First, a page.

I went to a seminar a few years ago for online marketing of small to medium businesses, on behalf of my company. The lecturer started by saying that the best way to get attention online was to convince an Influencer to showcase your products.
Yeah, great. Thanks. For most of us, that advice is akin to saying “go become friends with a billionaire, then convince him to give you free money.” Wonderful advice if it’s even remotely possible.
In this particular seminar it was ridiculous because these companies were all middle-market resellers. They didn’t have their own products to sell and couldn’t put their own names on them anyway. So even if they’d gone through all the work of convincing an Influencer to showcase their product, it would likely result in people buying from their competitors, as a thousand shops across America are all trying to sell these same products.
So I tuned out on the seminar. I started chuckling over the idea (even as all the innocents around me were scribbling this into their notes) and thought it would be just as feasible to create our own Influencer as to find one we could get time with. Then I pictured coming back to the office and telling our IT guy, “Your job is now to become a Social Media Influencer. Hop to it.“
By the time I got back to the office, this idea struck me so funny that I had to share it with someone. A few weeks later, it had morphed into a web series, “The Influencer,” about a guy in our office doing his darnedest to become a mover-and-shaker in the world of social media.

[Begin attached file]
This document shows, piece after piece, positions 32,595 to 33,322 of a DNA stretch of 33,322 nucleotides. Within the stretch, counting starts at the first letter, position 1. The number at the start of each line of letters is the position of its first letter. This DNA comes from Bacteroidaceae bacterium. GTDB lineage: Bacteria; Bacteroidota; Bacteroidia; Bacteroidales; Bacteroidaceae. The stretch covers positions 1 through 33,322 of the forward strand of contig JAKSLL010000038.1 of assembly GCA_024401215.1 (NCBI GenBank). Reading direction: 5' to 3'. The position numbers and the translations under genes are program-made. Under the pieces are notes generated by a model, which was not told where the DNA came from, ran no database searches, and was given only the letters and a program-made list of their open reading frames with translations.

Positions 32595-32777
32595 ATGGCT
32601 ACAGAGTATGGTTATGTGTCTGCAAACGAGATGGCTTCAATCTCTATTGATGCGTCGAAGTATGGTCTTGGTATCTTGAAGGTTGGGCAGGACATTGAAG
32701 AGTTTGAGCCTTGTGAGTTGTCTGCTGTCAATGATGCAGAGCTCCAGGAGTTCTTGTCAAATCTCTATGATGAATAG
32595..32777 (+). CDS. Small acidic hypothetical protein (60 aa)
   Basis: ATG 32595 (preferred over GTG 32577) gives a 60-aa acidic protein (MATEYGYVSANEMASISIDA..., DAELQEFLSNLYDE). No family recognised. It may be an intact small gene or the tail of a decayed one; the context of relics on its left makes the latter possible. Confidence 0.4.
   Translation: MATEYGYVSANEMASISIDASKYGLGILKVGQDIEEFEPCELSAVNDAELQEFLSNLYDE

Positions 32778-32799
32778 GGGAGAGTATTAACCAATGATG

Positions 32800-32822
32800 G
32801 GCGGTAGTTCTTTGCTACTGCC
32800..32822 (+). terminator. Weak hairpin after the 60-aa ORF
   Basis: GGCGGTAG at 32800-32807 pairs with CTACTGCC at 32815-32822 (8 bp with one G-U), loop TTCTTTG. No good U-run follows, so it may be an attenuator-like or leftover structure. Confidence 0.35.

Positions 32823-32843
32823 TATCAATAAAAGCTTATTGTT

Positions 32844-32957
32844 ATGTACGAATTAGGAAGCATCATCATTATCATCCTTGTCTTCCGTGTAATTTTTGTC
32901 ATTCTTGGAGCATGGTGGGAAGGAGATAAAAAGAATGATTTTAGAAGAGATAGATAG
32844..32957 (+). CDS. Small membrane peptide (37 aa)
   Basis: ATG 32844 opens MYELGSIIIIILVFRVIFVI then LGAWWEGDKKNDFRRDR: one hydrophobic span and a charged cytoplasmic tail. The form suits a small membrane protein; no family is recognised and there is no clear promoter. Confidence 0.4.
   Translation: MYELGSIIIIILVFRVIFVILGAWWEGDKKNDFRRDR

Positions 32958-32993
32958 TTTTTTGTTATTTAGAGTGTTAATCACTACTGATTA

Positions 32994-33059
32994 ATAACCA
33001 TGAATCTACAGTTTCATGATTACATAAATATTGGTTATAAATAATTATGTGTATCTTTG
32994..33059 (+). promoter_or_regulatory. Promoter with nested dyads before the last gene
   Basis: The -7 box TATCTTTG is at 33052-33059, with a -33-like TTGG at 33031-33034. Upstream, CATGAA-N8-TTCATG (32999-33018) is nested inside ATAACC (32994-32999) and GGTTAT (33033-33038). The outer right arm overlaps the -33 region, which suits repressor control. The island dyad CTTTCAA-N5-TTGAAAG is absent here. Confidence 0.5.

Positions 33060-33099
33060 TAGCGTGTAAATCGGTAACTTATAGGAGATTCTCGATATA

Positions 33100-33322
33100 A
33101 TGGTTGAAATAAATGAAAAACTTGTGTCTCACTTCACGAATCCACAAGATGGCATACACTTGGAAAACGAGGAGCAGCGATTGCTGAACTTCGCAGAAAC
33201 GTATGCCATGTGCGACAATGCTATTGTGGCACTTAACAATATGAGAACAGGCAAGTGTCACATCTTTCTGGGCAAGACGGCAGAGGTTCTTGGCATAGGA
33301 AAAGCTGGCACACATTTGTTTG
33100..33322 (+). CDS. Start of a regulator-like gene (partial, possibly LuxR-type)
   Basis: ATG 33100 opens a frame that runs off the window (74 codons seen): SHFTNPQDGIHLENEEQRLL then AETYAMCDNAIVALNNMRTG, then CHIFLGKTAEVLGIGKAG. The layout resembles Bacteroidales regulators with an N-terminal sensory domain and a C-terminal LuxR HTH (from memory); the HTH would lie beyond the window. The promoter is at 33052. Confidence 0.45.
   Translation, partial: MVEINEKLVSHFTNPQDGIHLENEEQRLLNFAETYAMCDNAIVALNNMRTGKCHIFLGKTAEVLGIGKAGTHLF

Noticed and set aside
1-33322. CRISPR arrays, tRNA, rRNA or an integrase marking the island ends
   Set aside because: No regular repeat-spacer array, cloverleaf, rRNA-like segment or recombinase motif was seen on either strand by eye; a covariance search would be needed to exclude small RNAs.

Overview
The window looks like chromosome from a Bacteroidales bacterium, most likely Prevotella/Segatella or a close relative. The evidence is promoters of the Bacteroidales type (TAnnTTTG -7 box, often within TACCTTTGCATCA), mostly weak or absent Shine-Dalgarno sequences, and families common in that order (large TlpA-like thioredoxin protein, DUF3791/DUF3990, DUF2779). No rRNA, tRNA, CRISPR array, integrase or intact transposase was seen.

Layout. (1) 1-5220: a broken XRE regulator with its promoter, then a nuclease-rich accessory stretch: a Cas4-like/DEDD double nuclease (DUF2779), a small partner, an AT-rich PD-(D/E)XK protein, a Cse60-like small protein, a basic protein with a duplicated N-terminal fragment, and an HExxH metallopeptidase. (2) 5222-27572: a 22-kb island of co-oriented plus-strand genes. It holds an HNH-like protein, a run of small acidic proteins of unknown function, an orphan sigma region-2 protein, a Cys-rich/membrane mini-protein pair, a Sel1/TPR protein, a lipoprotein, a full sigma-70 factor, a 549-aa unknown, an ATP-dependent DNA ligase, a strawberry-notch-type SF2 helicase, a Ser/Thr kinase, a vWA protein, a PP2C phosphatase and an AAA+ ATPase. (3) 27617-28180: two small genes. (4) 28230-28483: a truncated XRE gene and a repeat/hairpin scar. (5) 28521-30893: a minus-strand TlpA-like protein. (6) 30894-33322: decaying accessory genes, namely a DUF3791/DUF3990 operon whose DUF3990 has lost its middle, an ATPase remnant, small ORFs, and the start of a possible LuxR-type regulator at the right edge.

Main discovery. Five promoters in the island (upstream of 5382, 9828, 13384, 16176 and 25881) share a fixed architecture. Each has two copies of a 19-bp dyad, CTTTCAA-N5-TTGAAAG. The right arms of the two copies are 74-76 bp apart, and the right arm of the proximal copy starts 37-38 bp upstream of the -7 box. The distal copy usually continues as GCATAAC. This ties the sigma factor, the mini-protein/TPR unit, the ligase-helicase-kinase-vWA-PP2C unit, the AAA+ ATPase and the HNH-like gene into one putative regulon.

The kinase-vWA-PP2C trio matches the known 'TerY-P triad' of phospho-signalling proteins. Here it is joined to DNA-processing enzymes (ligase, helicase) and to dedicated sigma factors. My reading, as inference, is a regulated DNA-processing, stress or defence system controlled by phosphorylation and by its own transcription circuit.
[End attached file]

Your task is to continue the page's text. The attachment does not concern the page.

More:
Here’s our first video, “What’s With Kirk?”
I wrote these scripts, then convinced some of my friends at work to act in them over their lunch hours. It took about a week to film them all.
We had absolutely no budget. I didn’t even tell anyone we were doing it. I filmed the whole thing on my smart phone.
Episodes 3 and 5 were filmed with the cell phone duct-taped to a coat rack as a makeshift tripod. Then I broke down and bought a $12 selfie stick, so that $12 became the budget for this whole endeavor.
After we filmed, I spent a week working on these at night. I edited everything through Adobe Premier Pro, which my company has as part of Adobe Suite. The music at the end of “Catchphrase” is a snippet of a real demo album from a band the guy who plays “Kirk” had been involved in, so that’s really his music playing.
We finally unveiled these to the staff one otherwise quiet Tuesday, after a staff meeting. I told them I wanted to show them a side project we’d been doing, then started playing these with no explanation at all.
The reactions were wonderful! People watched, laughed, clapped, then asked for some to be replayed. After lunch, the people who had seen them dragged in some of the people who hadn’t been in the meeting so they could catch the second viewing.
Then we started sending them out to clients, as links in our e-mails, a different one each month. It took a while for people to start clicking on them, but when they did they always responded. We got a lot of “so THAT’S what you guys do all day” comments.
It started a dialogue between sales and the customers. People would ask when the next one was coming out. We started sending out samples with the jobs featuring the products that Kirk is trying to promote in the videos.
Bit by bit, word of mouth grew and people started watching these. After a year, we hit 50,000 views of the series.
Not bad for a budget of $12, huh?